UK interest rates have been cut to a new all-time low. Bank of England (BoE) policymakers reduced the base rate by 0.25 percentage points to 0.25% at their August meeting. Prior to their decision, the central bank’s key interest rate had remained at 0.5% since March 2009 – their lowest level since the BoE was established in 1694.
The rate cut – which was unanimously agreed by the nine members of the Monetary Policy Committee (MPC) – had been widely anticipated for some time; investors had been surprised by the MPC’s decision to maintain its monetary policy stance at its July meeting. Alongside August’s cut, policymakers signaled their readiness to take further action if required, perhaps even reducing base rate to near-zero levels if necessary. Meanwhile, in a series of letters between BoE Governor Mark Carney and the new Chancellor of the Exchequer Philip Hammond, the Chancellor stated that he would take “any necessary steps to support the economy and promote confidence”, fueling speculation about the possible content of his Autumn Statement.
The BoE expanded its stimulus measures and will purchase £60 billion-worth of government bonds up to £10 billion-worth of corporate bonds. In addition, the bank will also lend up to £100 billion to the UK’s banks in a new Term Funding Scheme designed to make sure the measures feed through to the real economy. There was some dissent amongst policymakers about the need for additional quantitative easing; three members of the MPC felt that the decision should wait until more information was available.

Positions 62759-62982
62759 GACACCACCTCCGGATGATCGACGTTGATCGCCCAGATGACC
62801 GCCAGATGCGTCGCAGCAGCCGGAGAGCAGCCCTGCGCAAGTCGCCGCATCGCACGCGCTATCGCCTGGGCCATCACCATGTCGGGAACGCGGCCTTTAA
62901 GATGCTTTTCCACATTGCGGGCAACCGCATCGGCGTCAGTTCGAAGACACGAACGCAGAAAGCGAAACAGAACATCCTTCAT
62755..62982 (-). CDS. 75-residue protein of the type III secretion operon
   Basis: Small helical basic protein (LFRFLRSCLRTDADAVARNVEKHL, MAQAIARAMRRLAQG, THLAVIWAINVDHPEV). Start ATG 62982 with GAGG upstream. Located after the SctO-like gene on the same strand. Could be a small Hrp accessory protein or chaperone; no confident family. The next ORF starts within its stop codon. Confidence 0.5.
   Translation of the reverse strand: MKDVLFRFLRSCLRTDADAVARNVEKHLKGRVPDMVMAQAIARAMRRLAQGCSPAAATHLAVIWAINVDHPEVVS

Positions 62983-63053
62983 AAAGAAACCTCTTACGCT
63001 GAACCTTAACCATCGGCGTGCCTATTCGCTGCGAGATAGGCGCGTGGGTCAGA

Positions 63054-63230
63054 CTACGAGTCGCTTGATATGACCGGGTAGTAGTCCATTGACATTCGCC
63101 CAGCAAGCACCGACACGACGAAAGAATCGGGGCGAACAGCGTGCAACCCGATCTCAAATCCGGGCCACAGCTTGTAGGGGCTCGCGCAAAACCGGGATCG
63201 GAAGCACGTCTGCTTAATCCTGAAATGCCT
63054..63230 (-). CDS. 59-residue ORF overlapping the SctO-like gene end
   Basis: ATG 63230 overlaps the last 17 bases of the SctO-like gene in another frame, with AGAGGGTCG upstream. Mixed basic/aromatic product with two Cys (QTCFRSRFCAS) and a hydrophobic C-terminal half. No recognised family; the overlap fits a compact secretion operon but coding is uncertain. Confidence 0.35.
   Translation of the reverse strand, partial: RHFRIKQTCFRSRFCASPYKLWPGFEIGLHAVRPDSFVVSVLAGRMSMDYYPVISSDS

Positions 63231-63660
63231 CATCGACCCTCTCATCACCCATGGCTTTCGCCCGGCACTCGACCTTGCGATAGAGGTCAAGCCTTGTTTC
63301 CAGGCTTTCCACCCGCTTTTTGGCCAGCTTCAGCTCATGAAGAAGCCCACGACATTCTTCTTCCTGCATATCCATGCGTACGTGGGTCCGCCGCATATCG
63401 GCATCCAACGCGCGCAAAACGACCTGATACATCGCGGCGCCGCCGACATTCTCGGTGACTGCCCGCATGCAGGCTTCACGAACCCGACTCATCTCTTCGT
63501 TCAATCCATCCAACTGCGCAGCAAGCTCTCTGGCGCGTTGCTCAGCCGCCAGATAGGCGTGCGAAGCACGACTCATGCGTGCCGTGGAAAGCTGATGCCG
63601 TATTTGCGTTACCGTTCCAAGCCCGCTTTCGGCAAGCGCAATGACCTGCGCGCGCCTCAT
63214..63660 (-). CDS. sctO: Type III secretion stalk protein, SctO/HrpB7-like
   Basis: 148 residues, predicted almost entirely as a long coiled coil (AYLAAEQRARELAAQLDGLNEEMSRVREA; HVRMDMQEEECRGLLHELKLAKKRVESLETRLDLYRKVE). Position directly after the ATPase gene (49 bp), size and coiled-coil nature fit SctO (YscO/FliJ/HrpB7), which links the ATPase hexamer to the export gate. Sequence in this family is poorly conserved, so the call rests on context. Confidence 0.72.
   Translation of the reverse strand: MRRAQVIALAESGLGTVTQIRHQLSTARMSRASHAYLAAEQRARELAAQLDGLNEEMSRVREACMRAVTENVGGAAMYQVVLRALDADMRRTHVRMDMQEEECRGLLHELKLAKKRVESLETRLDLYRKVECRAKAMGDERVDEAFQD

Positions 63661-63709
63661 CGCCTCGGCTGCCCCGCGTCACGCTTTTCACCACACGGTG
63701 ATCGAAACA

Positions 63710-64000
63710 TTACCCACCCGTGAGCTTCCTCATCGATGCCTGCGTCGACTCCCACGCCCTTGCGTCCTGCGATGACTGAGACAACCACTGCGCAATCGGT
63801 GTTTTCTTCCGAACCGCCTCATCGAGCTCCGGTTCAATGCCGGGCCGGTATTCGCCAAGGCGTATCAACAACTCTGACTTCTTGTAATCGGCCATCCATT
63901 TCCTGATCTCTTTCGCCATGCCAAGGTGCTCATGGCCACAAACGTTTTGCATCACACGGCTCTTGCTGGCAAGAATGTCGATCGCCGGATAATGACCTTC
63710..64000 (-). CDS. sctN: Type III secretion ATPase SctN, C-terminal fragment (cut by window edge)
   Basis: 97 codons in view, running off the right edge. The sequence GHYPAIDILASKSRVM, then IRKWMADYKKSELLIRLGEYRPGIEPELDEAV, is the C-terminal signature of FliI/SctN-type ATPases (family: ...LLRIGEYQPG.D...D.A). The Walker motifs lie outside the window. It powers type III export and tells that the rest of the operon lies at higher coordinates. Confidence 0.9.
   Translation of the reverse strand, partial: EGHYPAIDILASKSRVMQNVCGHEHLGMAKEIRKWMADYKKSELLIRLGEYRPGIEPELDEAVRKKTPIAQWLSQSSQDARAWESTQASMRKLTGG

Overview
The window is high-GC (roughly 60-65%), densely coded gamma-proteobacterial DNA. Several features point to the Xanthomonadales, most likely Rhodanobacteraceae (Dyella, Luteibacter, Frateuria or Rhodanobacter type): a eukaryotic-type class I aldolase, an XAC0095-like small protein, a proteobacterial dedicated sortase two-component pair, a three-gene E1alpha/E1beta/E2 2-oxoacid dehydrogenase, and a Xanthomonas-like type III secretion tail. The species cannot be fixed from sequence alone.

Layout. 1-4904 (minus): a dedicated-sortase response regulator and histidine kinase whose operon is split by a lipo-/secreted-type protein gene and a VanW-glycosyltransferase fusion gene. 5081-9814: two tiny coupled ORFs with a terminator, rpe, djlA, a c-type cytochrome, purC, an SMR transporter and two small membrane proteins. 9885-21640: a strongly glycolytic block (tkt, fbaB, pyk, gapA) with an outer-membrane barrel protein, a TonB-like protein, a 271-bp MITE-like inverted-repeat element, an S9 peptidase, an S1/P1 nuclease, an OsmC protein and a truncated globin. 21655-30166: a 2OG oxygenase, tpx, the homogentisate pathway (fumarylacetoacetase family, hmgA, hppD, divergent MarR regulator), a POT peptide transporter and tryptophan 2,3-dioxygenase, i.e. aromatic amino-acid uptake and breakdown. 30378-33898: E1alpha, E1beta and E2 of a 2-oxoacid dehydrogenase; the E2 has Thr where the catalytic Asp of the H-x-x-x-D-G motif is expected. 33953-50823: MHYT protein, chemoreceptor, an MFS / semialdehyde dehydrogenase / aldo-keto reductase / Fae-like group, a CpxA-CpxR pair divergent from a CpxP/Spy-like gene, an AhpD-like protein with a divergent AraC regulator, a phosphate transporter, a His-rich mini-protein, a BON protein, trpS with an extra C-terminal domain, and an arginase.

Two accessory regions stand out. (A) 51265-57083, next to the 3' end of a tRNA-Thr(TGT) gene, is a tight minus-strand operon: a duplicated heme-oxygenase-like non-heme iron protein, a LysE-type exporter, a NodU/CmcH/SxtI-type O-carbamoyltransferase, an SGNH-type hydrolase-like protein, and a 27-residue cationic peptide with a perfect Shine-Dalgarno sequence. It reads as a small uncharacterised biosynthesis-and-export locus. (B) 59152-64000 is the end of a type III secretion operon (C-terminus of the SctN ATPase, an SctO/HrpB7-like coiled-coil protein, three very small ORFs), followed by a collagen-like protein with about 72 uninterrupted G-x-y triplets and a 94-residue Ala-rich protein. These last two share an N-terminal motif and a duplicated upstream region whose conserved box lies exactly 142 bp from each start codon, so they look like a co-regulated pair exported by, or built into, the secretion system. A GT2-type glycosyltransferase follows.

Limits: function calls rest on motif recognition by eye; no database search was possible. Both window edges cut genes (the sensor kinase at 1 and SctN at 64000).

The BoE warned that “recent surveys of business activity, confidence and optimism (suggested) that the UK is likely to see little growth in GDP in the second half of the year”, but maintained its forecast for 2% economic growth in 2016. Looking further ahead, however, the central bank slashed its growth forecast from 2.3% to 0.8% in 2017, and from 2.3% to 1.8% in 2018.
The Confederation of British Industry (CBI) hailed the BoE’s decision as a “shot in the arm for business and consumer confidence”. Nevertheless, the CBI also urged the UK Government to develop a “clear plan and timetable for EU negotiations”. Meanwhile, the British Chambers of Commerce (BCC) welcomed the stimulus measures, but gave a lukewarm response to lower rates, warning that they would have “little long-term effect on businesses when rates are already so low”.
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The value of your investment can go down as well as up and you may not get back as much as you originally invested.